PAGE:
The Complete Guide to Arts and Culture in Buenos Aires

Argentina, Buenos Aires DF, La Boca, artwork on side of building
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With underground galleries, unexpected theatres, rich cultural centers, and eye-catching street art, Buenos Aires has one of the most vibrant arts and culture scenes in the world. There are so many things to do, it can be overwhelming. To help you put together an itinerary, we've rounded up the best places to get the most out of your stay in Argentina’s capital city.

Wide-angle view of Teatro Colon
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The Best Theatres in Buenos Aires

This is a city that respects theatre. At the beginning of the 19th century, theatre exploded on Avenida Corrientes when it became accessible to the masses. Many entertainers grow up dreaming of being able to perform on the avenue, Buenos Aires’s version of Broadway. From stand-up comedy to underground shows, visitors can catch all types of live shows here—but the most common type is teatro de revista, revues that mix comedy, music, and dance.

  • Teatro Colón: This is by far the grandest, most elegant and famous theatre in the city. A national treasure, it's a must-see tourist attraction for anyone into the arts. Its 2,500-seat auditorium is said to have the fourth best acoustics in the world. Tickets to shows can be expensive, so if you are on a budget, consider signing up for one of the frequent guided tours of the building instead. For shows and prices, check out their website.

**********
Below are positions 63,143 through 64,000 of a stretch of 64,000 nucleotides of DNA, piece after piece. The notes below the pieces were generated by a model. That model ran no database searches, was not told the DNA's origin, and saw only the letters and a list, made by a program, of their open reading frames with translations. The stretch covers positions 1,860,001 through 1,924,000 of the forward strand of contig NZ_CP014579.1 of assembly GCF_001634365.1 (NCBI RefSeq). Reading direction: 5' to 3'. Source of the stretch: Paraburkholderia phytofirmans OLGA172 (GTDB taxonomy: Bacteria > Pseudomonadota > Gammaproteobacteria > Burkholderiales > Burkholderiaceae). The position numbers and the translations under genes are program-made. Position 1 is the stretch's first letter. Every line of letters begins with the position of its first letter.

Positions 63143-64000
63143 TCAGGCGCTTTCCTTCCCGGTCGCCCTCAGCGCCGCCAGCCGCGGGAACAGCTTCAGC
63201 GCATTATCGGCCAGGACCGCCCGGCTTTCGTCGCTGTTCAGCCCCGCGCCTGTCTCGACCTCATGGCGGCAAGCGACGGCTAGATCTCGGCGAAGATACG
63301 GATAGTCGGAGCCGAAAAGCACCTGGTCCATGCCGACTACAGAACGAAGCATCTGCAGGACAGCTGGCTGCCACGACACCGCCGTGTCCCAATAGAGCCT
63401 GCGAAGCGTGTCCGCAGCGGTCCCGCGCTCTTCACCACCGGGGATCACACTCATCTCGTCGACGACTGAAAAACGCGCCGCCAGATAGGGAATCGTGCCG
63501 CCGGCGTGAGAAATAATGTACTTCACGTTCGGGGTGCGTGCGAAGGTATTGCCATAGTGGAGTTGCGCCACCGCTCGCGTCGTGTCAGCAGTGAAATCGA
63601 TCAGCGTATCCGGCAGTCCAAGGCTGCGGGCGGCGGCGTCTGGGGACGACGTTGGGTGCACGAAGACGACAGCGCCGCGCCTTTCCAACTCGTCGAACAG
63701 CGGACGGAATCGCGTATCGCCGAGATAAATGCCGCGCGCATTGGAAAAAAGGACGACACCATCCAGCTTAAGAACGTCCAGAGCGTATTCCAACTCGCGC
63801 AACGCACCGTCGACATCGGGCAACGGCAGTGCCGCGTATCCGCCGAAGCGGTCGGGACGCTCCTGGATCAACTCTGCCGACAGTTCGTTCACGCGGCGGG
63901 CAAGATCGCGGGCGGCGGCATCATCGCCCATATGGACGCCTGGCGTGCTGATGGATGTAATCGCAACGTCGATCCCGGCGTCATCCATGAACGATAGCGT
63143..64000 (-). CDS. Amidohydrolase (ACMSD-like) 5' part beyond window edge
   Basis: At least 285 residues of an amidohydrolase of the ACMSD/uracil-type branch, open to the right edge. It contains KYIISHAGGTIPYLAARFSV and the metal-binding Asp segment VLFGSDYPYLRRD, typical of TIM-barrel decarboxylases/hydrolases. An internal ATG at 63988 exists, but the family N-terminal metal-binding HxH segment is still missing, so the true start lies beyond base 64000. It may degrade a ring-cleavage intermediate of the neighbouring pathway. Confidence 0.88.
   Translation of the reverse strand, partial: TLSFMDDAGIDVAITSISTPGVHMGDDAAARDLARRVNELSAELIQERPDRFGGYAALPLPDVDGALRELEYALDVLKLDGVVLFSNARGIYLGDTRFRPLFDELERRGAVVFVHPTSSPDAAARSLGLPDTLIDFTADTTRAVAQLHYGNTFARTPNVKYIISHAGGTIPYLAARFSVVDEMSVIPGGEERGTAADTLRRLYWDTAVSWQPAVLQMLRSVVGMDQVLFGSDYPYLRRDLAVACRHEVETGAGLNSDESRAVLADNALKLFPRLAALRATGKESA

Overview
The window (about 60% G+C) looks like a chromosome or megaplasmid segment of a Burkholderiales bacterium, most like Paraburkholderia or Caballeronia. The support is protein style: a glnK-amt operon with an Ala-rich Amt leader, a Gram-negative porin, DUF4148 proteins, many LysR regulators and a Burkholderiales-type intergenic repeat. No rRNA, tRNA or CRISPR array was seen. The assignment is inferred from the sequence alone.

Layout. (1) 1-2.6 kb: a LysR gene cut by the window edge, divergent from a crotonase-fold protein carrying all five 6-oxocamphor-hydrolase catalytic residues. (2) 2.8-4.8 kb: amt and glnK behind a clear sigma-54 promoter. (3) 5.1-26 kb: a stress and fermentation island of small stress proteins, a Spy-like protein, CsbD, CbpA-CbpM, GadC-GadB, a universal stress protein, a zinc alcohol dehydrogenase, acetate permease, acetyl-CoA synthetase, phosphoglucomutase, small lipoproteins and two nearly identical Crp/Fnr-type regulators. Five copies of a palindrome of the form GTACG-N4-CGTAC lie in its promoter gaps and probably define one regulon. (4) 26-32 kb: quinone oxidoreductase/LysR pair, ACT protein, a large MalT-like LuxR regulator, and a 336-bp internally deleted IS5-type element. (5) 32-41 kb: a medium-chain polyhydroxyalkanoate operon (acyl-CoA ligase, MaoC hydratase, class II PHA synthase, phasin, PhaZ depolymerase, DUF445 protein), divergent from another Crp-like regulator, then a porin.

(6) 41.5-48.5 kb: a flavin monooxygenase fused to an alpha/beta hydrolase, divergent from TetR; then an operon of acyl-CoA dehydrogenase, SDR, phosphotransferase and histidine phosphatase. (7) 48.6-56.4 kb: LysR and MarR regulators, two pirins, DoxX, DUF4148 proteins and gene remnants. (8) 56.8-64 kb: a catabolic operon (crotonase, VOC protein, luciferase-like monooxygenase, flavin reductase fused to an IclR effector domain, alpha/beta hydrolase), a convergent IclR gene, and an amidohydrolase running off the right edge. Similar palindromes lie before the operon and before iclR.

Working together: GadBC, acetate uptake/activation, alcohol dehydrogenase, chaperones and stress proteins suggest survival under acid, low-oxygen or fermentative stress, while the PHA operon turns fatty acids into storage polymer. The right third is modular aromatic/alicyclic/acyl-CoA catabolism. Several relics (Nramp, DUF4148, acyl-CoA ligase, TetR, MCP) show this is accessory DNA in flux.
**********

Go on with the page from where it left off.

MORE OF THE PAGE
• Teatro Nacional Cervantes: A famous opera house and comedy hub, this National Stage is one of Buenos Aires’s most historic theatres. It was built with help from Spain, and despite being devastated by a terrible fire in 1961, it’s still managing to go strong as one of the most important performance halls in the country. One of the halls has 860 seats and a revolving circular platform on the stage.
  • Teatro General San Martín: It's not that pretty or refined, but Teatro General San Martín is an affordable theatre for “the common people”—in fact, it was commissioned by none other than socialist leader Juan Perón. It’s currently one of the most important cultural centers in Latin America. The 13-story complex has a cinema as well as multiple exhibition halls and workshop spaces. Of its three main performance stages, the largest holds 1,000 people.
A couple dancing tango

TripSavvy / Maria Ligaya

Where to Go for Tango

Tango is a hugely important part of Argentine culture. You can find milongas (tango clubs) throughout the city, and even sign up for tango lessons at places such as La Viruta and La Catedral Club.

If you just want to watch, check out the open-air milonga at the Glorieta de Barrancas de Belgrano, where there's dancing at the gazebo on Saturday and Sunday nights. In La Boca, you can watch street performances in Caminito, but know that these shows are very touristy. Plaza Dorrego (San Telmo), and Florida Street (Microcentro) also have street shows.